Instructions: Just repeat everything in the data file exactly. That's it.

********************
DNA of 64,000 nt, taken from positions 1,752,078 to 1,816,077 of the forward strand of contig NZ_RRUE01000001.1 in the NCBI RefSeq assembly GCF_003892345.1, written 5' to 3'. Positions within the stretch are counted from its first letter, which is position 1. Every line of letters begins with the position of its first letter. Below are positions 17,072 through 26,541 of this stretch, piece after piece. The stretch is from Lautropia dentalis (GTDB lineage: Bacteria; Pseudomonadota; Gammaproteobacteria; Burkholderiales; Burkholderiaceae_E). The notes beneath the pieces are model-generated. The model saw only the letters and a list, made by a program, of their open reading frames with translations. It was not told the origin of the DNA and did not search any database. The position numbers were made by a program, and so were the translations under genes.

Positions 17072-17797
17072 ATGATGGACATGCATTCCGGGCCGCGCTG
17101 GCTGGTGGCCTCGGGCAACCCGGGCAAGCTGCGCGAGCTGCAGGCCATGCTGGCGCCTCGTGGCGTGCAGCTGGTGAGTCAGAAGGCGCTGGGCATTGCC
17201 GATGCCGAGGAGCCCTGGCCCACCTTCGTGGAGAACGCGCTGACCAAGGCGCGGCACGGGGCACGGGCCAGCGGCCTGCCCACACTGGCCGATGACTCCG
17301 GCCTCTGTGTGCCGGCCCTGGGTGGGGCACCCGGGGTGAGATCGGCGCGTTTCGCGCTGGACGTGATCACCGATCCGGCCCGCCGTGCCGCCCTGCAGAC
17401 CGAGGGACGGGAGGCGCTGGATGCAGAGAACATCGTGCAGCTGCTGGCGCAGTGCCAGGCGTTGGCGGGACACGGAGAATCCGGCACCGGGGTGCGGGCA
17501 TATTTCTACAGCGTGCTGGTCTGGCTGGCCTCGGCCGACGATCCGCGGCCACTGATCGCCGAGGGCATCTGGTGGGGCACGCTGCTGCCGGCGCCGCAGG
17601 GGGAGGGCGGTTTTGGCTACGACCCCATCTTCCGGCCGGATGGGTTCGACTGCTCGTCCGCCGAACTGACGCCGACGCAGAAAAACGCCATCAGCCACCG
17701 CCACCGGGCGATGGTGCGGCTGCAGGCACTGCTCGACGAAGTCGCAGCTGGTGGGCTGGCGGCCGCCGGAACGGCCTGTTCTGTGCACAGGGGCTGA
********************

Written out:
DNA of 64,000 nt, taken from positions 1,752,078 to 1,816,077 of the forward strand of contig NZ_RRUE01000001.1 in the NCBI RefSeq assembly GCF_003892345.1, written 5' to 3'. Positions within the stretch are counted from its first letter, which is position 1. Every line of letters begins with the position of its first letter. Below are positions 17,072 through 26,541 of this stretch, piece after piece. The stretch is from Lautropia dentalis (GTDB lineage: Bacteria; Pseudomonadota; Gammaproteobacteria; Burkholderiales; Burkholderiaceae_E). The notes beneath the pieces are model-generated. The model saw only the letters and a list, made by a program, of their open reading frames with translations. It was not told the origin of the DNA and did not search any database. The position numbers were made by a program, and so were the translations under genes.

Positions 17072-17797
17072 ATGATGGACATGCATTCCGGGCCGCGCTG
17101 GCTGGTGGCCTCGGGCAACCCGGGCAAGCTGCGCGAGCTGCAGGCCATGCTGGCGCCTCGTGGCGTGCAGCTGGTGAGTCAGAAGGCGCTGGGCATTGCC
17201 GATGCCGAGGAGCCCTGGCCCACCTTCGTGGAGAACGCGCTGACCAAGGCGCGGCACGGGGCACGGGCCAGCGGCCTGCCCACACTGGCCGATGACTCCG
17301 GCCTCTGTGTGCCGGCCCTGGGTGGGGCACCCGGGGTGAGATCGGCGCGTTTCGCGCTGGACGTGATCACCGATCCGGCCCGCCGTGCCGCCCTGCAGAC
17401 CGAGGGACGGGAGGCGCTGGATGCAGAGAACATCGTGCAGCTGCTGGCGCAGTGCCAGGCGTTGGCGGGACACGGAGAATCCGGCACCGGGGTGCGGGCA
17501 TATTTCTACAGCGTGCTGGTCTGGCTGGCCTCGGCCGACGATCCGCGGCCACTGATCGCCGAGGGCATCTGGTGGGGCACGCTGCTGCCGGCGCCGCAGG
17601 GGGAGGGCGGTTTTGGCTACGACCCCATCTTCCGGCCGGATGGGTTCGACTGCTCGTCCGCCGAACTGACGCCGACGCAGAAAAACGCCATCAGCCACCG
17701 CCACCGGGCGATGGTGCGGCTGCAGGCACTGCTCGACGAAGTCGCAGCTGGTGGGCTGGCGGCCGCCGGAACGGCCTGTTCTGTGCACAGGGGCTGA